Lonely Not Alone - Safeguarding & Privacy

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The safety of children, teenagers and young adults interacting with the Lonely Not Alone campaign is our top priority. We hope the information provided here will answer any questions you have about our campaign.  

Please contact Sophie if you have any further questions.  


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About Lonely Not Alone 

Lonely Not Alone is a campaign made by young people, for young people, to tackle the stigma of youth loneliness. We are a Co-op Foundation campaign, created in partnership with specialist creative co-design agency, Effervescent. 

We co-designed our campaign with young people because we believe they are the best people to create work around this topic that is authentic and honest; and that can help other young people identify potential ways out of their loneliness. 

Any piece of work looking to create long-term change will take time to achieve. Since 2019, we’ve focused on creating empathy and understanding of what loneliness is, how it feels, and the ways some young people have found to cope with it.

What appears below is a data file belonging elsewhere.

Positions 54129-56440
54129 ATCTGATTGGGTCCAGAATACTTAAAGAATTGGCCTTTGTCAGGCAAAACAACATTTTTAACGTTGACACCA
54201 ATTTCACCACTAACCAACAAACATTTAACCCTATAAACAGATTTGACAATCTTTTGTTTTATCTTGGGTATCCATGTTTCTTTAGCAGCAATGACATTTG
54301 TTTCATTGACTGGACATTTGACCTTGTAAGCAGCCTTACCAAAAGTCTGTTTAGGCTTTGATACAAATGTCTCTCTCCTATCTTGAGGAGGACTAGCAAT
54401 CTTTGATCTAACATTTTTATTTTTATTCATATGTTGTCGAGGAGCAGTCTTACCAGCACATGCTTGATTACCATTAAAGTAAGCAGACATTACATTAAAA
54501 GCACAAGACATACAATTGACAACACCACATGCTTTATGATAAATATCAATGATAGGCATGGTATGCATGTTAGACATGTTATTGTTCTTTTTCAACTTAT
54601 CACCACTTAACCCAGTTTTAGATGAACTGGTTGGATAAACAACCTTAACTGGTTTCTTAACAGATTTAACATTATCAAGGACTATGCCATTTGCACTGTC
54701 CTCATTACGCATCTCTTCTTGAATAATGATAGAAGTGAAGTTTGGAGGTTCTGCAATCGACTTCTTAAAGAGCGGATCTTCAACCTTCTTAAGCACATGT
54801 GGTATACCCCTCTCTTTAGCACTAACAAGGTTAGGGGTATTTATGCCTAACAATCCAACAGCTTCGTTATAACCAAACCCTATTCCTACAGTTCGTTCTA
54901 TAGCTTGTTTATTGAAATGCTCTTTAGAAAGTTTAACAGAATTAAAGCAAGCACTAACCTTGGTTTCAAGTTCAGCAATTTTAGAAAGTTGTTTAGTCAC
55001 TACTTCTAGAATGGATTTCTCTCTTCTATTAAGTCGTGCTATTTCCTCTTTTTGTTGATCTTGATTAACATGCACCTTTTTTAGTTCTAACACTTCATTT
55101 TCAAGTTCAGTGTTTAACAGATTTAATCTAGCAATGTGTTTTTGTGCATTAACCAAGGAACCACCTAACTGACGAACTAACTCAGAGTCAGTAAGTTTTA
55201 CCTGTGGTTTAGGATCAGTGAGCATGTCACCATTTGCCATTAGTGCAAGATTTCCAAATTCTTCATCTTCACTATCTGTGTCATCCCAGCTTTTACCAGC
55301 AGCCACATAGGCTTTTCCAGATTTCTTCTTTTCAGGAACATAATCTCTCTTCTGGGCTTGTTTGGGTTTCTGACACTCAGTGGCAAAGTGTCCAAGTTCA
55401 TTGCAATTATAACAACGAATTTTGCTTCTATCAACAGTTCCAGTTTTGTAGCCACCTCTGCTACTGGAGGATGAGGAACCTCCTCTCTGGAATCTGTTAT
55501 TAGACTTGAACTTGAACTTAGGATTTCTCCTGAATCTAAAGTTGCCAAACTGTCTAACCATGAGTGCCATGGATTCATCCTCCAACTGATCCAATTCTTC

Although we stopped promoting the campaign at the end of 2023, we hope by keeping the digital universe live, we can help young people who are lonely to find ways to help themselves and each other.  We hope people who have not experienced loneliness will understand how challenging it can be, and how they can help. 

Read this blog by the Co-op Foundation to find out why we’ve stopped promoting the campaign. 

Campaign partners 

The Co-op Foundation  

The Co-op Foundation is Co-op’s charity. They believe co-operation is at the heart of strong communities and that makes them a different kind of funder. They work closely with communities, listening and learning from them.  

The Co-op Foundation has been tackling youth loneliness since 2017 when Co-op and British Red Cross research found young people were lonely more often than any other age group. Since then, they’ve awarded more than £7m to projects that connect and empower young people and helped to build networks and resources to support youth workers. They launched Lonely Not Alone in 2019 to complement this funding work by tackling the stigma of loneliness among young people aged 10 to 25-years-old. 

Partnership with Effervescent 

Since 2019, Effervescent – a charity that specialised in developing and creating campaigns with young people who have lived through painful or traumatic experiences   – were commissioned to work directly with young people and support them to use their lived experience of loneliness to help themselves and their peers. 

Effervescent has now closed, but if you’d like to find out more about their methodology and impact, please reach out to Eloïse Bella Day 

Lonely Not Alone is committed to keeping children and young people safe from harm however they interact with our campaign. 

Below we set out in plain English the processes we have in place to support and protect young people who engage with this site.